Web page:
BlueKeep guides make imminent public exploit more likely

A public exploit for Microsoft’s apocalyptic BlueKeep vulnerability is just days away. In fact, for those with deep enough pockets, it’s already here.

To refresh your memory. BlueKeep is a vulnerability in the Remote Desktop Protocol (RDP) implementation affecting Windows XP, Windows 7, Windows Server 2003, and Windows Sever 2008.

An attacker who exploits it can do two things. First, they can run code remotely on the compromised machine. Secondly, they can use RDP to exploit other machines without any human interaction. That’s a worm, and that’s bad, because it can spread on its own, infecting potentially hundreds of thousands of machines in short order.

The problem is exploiting it properly. Getting code to run on targeted machines without crashing them is technically difficult. That’s why, even though Microsoft acknowledged the vulnerability and patched it on 14 May 2019, we haven’t seen BlueKeep worms swarming across the internet yet.

Working exploits for BlueKeep have been developed by a number of ethical hackers and security companies, including Sophos, who decided to keep the details secret.

As the time people have had to patch increases, and as more people develop exploits, the omert√† that’s keeping offensive code under wraps is starting to unravel.

One technical expert released workable exploits, while others posted detailed instructions on how to produce them, this week.

On Tuesday, security company Immunity Inc claimed to have added a module to its CANVAS automated exploitation system with a working BlueKeep exploit.

A subscription to the service costs tens of thousands of dollars, though, which should keep it out of the hands of the script kiddies.

The same day, a researcher posted a detailed technical analysis of the vulnerability, along with some Python proof-of-concept code, explaining exactly how to bridge the technical gap. The analysis omits an executable shellcode payload, and doesn’t explain where to put it, instead calling those “exercises left to the reader”. Still, it gets coders far closer to an executable attack.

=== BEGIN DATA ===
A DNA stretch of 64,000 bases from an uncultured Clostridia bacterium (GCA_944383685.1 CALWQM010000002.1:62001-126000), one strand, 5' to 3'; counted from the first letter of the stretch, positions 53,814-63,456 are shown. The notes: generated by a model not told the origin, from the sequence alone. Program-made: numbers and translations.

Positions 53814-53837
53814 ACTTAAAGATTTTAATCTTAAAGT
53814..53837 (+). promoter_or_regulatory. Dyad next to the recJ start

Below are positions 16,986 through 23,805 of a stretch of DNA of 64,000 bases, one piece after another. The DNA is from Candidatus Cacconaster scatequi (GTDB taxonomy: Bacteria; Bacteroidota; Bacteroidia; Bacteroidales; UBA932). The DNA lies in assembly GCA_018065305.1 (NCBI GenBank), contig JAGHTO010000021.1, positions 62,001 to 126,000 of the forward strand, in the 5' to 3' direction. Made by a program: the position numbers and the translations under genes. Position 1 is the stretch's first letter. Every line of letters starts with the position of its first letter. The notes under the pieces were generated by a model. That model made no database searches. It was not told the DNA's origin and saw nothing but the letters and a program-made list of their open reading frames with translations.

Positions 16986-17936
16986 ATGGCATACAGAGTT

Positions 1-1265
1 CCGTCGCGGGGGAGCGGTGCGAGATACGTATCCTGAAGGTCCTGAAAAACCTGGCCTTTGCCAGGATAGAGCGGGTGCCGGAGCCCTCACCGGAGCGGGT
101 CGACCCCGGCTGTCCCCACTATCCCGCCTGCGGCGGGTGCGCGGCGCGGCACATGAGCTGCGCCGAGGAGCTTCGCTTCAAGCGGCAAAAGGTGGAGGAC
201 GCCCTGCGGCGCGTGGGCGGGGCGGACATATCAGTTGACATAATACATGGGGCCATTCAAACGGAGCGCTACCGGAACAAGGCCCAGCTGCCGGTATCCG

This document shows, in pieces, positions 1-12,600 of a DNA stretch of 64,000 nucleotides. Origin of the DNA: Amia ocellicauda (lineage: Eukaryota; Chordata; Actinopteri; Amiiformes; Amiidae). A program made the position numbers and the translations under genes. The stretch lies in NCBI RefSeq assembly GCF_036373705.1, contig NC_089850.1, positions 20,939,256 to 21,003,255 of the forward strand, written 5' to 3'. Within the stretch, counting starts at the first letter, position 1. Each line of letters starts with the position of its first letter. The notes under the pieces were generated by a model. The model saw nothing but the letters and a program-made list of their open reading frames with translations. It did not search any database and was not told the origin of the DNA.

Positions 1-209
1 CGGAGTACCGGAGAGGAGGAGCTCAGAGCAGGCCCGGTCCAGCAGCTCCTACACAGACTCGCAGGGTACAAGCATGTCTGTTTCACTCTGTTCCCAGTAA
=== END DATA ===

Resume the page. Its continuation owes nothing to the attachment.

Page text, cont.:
The details are, as you might expect, extremely technical. BlueKeep is a use-after-free vulnerability, meaning that the program tries to use memory after it is supposed to have discarded it. The vulnerability lies in termdd.sys, which is the RDP kernel driver. A user can exploit this by opening an RDP connection to a remote computer called a channel – in this case a default RDP channel called MS_T210 – and sending specially crafted data to it.

The exploit runs code on Windows XP, they said, but warned that it would probably crash Windows 7 or Server 2008 machines.

They justified the release of the information by saying that the information is “largely already available within the Chinese hacker community”. They might have been referring to a series of Chinese-language slides purportedly explaining how to exploit the vulnerability and execute remote code that someone else posted on GitHub on Monday.

We’re not linking to either of the GitHub repos here, because why make it easier for someone to develop a worm? They’re easy enough for people to find, though.

How many people could a working exploit hit? A scan from security firm BitSight on 2 July 2019 identified 805,665 vulnerable computers, down from almost a million in May. That’s worrying, because it shows that not enough people are patching. So the message is clear: If you’re running Windows XP, 7, Server 2003 or Server 2008, patch them, please.

More on RDP attacks

BlueKeep isn’t the only problem facing machines running RDP. Recent research by Sophos showed that criminals are performing massive numbers of simple but effective RDP password guessing attacks every day against internet-facing Windows machines.

Anna Brading talks to Matt Boddy, Ben Jones and Mark Stockley about their research in the Naked Security podcast series 2 launch episode, entitled RDP Exposed.

Listen now, and let us know what you think!

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You can find out more about our RDP research here on Naked Security, or by reading the full report.